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The scientific and prehistoric phenomenon and background  To the large rainfall over the Ethiopian Highlands The humid and warm air that regularly arrives during the rainy season from the Indian Ocean and then rises over the Ethiopian highlands is a meteorological phenomenon, known as Orographic Precipitation (OP). This meteorological phenomenon is very well known, and its explanation is evident that the incoming clouds transform their moisture into rain as they rise over a high mountain mass. The landscape in this picture illustrates the circumstances that affect the erosion and its relationship to the groundwater levels. Alluvial Water (AW) can be crucial for creating water to the natural groundwater reservoirs and the recovery of the nutrient-rich sediment. The loss of this fertile soil is frequently occurring and increasing without these wetlands. Instead, this nutrient-rich sediment should be welcome as risks or even cause a recurring obstacle to both farms and to

Benefits from the Establishment of the Park

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Benefits from the Establishment of the Park Sustainable Development The biodiversity in the Entoto Natural Park will improve by new plantings of indigenous vegetation. The existing natural plants will reproduce themselves and grow once the Eucalyptus has been replaced and a couple of rainy seasons have washed the toxins in the soil down the hill. There is much to be gained from a transformation of the plantations of Entoto into a natural park, both economically, biologically and for the well being of the citizens. A Regrowth of Native Vegetation Indigenous trees and the Australian  Eucalyptus tree  and its Ancient Legacy When the new indigenous forest has grown for some years and action has been taken to halt the erosion, the risk of flooding will be eliminated as a final result of soil with an infiltration capacity well above the situation of today. A balance has been reached between the constraints of the landscape and the land use by man, there spontaneously, and by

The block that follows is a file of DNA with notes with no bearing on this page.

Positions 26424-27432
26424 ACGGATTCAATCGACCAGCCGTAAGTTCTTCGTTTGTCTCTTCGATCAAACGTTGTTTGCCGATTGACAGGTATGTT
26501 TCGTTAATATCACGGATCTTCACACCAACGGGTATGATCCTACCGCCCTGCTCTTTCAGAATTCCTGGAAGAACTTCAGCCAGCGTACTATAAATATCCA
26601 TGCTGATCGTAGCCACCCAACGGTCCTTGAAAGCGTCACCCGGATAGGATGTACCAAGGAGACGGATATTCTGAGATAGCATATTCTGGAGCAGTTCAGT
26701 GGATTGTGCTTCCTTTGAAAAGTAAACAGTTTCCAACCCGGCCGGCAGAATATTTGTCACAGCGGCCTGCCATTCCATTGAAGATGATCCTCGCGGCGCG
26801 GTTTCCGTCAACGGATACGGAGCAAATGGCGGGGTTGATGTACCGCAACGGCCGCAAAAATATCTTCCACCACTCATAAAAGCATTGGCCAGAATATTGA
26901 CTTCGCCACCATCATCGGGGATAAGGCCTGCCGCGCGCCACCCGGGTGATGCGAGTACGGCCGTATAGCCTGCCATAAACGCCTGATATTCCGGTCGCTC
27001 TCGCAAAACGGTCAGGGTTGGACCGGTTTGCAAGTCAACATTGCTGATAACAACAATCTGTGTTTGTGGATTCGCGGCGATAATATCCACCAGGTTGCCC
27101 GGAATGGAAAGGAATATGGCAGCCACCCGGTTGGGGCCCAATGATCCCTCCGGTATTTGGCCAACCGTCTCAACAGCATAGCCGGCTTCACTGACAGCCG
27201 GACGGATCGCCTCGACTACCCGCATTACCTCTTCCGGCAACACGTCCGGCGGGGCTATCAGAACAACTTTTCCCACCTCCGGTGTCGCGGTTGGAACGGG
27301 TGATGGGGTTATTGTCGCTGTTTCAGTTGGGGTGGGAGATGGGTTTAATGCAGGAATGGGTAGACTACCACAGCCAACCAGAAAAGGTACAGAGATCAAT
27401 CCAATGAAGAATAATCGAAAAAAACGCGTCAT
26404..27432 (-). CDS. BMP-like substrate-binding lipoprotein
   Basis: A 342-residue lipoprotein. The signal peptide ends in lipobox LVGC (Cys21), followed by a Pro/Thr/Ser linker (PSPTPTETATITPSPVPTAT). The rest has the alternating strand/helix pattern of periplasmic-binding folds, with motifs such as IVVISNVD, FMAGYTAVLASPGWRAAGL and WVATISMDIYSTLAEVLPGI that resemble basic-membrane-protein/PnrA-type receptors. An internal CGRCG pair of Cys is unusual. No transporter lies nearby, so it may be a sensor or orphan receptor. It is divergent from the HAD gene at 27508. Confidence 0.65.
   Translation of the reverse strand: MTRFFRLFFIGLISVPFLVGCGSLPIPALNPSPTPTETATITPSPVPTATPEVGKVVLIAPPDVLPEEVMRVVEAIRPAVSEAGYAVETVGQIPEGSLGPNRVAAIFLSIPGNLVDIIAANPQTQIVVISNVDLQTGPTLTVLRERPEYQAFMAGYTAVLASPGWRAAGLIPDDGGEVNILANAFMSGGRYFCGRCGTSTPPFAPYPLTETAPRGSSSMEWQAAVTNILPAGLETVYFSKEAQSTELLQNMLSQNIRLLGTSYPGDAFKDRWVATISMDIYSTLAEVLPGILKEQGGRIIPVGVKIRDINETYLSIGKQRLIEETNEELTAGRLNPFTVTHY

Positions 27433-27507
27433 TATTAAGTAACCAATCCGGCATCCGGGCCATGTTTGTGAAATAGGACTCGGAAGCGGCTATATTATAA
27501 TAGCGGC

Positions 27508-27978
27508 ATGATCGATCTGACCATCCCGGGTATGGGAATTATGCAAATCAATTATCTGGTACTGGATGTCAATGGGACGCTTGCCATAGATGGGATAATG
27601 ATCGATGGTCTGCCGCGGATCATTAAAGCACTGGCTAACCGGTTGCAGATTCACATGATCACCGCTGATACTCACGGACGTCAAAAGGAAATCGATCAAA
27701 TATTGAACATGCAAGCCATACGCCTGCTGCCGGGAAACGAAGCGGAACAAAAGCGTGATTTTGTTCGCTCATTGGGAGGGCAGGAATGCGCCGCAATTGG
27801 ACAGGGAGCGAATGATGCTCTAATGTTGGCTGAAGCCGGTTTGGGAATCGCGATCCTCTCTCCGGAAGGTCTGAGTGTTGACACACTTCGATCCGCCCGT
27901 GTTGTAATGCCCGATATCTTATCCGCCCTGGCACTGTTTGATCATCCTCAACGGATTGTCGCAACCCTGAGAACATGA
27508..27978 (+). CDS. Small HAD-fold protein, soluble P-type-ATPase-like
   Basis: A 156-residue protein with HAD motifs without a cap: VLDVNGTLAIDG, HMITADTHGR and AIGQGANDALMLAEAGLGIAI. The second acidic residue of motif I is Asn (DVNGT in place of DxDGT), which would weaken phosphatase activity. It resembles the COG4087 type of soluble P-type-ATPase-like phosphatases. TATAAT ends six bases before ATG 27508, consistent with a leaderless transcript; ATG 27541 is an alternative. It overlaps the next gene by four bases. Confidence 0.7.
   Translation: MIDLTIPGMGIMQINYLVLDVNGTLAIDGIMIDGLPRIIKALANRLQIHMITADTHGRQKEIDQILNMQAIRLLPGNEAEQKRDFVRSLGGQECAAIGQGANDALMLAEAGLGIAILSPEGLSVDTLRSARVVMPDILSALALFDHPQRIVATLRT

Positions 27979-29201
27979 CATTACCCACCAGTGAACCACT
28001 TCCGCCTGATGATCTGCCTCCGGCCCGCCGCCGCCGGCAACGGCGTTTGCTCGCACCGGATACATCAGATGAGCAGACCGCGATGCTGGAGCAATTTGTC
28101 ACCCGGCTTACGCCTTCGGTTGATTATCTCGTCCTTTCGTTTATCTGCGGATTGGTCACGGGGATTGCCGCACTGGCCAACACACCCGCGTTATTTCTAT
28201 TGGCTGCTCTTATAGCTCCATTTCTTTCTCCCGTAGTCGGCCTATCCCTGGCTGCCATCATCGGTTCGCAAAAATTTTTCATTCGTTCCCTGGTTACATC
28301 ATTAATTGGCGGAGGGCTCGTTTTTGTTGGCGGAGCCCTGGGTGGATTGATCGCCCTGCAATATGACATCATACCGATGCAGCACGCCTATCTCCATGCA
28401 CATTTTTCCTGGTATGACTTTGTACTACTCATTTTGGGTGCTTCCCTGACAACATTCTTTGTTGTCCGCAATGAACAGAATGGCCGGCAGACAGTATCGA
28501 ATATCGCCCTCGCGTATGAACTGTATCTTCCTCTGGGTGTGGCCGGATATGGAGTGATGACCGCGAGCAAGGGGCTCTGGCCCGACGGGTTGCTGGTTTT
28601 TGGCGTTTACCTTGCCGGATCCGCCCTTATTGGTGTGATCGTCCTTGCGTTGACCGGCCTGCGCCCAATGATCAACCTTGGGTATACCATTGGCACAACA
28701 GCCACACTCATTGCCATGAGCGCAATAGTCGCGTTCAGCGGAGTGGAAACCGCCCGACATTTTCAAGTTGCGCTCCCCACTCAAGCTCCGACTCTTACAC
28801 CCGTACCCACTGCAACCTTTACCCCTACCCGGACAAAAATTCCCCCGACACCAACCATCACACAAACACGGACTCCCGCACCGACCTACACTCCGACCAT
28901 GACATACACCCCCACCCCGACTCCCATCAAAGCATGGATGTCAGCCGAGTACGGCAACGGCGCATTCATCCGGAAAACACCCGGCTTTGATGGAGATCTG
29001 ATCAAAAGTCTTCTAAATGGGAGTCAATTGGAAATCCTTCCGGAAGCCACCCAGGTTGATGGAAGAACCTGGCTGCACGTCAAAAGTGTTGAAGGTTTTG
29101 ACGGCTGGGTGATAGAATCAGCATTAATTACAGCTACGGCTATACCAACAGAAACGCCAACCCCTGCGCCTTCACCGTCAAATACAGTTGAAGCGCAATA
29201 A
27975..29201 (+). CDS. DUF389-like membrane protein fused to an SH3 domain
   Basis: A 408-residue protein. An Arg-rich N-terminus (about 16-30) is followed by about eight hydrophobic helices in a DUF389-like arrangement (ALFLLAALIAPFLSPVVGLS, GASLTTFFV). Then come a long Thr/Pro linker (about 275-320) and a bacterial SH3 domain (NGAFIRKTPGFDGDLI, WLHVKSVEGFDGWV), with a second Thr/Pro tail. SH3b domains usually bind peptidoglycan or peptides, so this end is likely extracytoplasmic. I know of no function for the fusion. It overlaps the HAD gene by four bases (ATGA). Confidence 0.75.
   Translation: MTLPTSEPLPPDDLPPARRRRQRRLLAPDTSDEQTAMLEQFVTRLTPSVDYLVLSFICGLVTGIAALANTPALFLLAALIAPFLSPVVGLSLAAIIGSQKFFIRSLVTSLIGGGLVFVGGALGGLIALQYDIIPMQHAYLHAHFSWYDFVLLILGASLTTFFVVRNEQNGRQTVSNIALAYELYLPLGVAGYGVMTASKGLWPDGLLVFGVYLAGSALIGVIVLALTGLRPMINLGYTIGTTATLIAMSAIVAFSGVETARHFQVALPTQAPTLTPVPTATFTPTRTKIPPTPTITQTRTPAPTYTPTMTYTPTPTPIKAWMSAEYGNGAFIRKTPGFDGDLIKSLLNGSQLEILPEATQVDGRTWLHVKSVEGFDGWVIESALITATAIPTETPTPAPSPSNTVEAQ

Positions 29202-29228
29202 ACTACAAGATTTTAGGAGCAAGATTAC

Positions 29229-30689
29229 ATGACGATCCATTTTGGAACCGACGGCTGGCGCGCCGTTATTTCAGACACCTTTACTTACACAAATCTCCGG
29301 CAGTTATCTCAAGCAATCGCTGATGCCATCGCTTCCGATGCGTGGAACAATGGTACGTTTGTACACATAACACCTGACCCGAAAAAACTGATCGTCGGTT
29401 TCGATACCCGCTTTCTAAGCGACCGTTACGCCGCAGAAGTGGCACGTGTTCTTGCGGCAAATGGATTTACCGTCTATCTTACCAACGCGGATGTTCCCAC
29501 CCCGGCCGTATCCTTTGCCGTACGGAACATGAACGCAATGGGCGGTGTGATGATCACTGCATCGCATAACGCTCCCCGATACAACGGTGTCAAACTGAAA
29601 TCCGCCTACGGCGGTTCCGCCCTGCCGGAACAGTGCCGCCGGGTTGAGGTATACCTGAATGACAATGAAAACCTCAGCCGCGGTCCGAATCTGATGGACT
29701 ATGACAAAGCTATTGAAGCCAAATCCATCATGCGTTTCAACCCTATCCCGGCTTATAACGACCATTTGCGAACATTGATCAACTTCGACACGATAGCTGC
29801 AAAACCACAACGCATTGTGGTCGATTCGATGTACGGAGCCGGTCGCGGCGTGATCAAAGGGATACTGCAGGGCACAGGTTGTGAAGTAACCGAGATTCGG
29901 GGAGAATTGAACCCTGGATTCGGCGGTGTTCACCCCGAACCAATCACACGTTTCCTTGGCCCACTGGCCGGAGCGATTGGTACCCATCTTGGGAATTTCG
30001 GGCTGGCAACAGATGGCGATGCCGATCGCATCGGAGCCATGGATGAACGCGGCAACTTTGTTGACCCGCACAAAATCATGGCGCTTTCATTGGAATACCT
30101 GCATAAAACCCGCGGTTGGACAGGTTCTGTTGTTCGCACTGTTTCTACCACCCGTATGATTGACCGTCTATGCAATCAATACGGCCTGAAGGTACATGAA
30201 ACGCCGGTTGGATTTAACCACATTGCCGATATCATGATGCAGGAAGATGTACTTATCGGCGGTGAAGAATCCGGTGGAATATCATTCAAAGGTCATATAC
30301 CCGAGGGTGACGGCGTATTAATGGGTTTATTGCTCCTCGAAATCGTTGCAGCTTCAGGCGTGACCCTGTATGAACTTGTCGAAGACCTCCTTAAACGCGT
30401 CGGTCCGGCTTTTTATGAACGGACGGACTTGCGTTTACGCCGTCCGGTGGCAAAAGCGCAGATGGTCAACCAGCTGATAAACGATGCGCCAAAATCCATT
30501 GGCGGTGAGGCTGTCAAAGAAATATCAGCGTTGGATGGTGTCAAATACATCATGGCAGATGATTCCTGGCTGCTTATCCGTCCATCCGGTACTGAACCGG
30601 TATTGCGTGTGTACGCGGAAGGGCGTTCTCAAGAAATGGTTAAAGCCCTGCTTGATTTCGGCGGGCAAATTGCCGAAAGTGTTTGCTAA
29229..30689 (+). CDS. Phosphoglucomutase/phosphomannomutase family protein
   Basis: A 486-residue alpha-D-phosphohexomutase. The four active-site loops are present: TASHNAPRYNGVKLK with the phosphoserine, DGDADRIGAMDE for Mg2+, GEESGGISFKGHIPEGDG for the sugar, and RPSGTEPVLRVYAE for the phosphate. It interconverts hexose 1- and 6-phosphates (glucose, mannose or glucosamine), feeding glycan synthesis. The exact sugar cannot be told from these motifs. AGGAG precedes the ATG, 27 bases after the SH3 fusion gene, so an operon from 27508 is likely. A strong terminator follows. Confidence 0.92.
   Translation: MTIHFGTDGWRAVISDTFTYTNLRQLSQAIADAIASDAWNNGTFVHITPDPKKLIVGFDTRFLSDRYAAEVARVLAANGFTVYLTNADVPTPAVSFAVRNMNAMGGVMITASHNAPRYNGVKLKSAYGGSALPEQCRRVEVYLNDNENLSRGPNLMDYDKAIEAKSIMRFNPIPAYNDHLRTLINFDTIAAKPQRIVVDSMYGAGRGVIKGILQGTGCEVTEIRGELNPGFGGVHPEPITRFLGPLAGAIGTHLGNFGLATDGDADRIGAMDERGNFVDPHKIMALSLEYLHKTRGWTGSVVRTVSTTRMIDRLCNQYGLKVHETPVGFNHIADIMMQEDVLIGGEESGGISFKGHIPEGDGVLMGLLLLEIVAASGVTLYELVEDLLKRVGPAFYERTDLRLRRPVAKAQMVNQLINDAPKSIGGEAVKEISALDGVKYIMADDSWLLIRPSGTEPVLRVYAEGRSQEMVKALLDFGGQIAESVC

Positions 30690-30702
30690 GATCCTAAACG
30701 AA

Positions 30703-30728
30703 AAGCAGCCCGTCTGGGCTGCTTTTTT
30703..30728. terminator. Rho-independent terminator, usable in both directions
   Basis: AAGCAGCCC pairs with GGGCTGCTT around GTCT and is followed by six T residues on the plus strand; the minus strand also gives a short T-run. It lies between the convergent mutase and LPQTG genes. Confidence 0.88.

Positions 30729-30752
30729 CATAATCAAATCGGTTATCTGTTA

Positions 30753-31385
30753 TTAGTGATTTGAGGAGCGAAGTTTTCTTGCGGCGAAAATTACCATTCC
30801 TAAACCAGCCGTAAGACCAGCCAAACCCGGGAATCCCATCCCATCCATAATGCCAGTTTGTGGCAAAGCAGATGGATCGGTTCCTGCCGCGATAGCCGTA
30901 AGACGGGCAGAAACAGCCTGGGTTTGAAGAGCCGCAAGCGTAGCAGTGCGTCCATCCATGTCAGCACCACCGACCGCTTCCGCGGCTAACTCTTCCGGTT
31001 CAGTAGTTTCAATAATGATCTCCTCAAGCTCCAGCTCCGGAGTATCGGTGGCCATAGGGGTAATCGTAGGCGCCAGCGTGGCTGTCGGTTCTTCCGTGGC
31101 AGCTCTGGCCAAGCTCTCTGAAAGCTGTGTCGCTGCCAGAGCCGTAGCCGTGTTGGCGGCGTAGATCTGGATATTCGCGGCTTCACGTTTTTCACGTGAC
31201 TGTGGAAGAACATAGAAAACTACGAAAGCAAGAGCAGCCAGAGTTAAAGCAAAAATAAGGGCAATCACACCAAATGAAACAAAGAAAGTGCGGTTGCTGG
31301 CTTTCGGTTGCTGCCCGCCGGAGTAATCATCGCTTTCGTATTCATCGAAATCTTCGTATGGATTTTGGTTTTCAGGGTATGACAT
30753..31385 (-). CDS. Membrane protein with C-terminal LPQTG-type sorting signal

The Eucalyptus Problem

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The Eucalyptus Problem On the Entoto mountain and many other places around Addis Ababa, the existing vegetation is Eucalyptus globulu s. This is an Australian tree brought to Ethiopia some 100 years ago. At this past time, most of the area around the town had been deforested due to the need for wood construction and fuel. The introduction of the new species was very successful, as its speed of growing surpassed the indigenous trees. Some of the Eucalyptus on Entoto have their origin in that first phase of reforestation, but plantations continued during the last century. At present, the bulk of the Park area is covered by eucalyptus plantations. The new species is an integral part of the Ethiopian history, but at the same time, it is a tree that not belongs to the Ethiopian flora. Biodiversity :  Foreign trees often have difficulties in adjusting to their new environment. The Eucalyptus is growing apparently without trouble, but it is not capable of sexually reproducing itself, i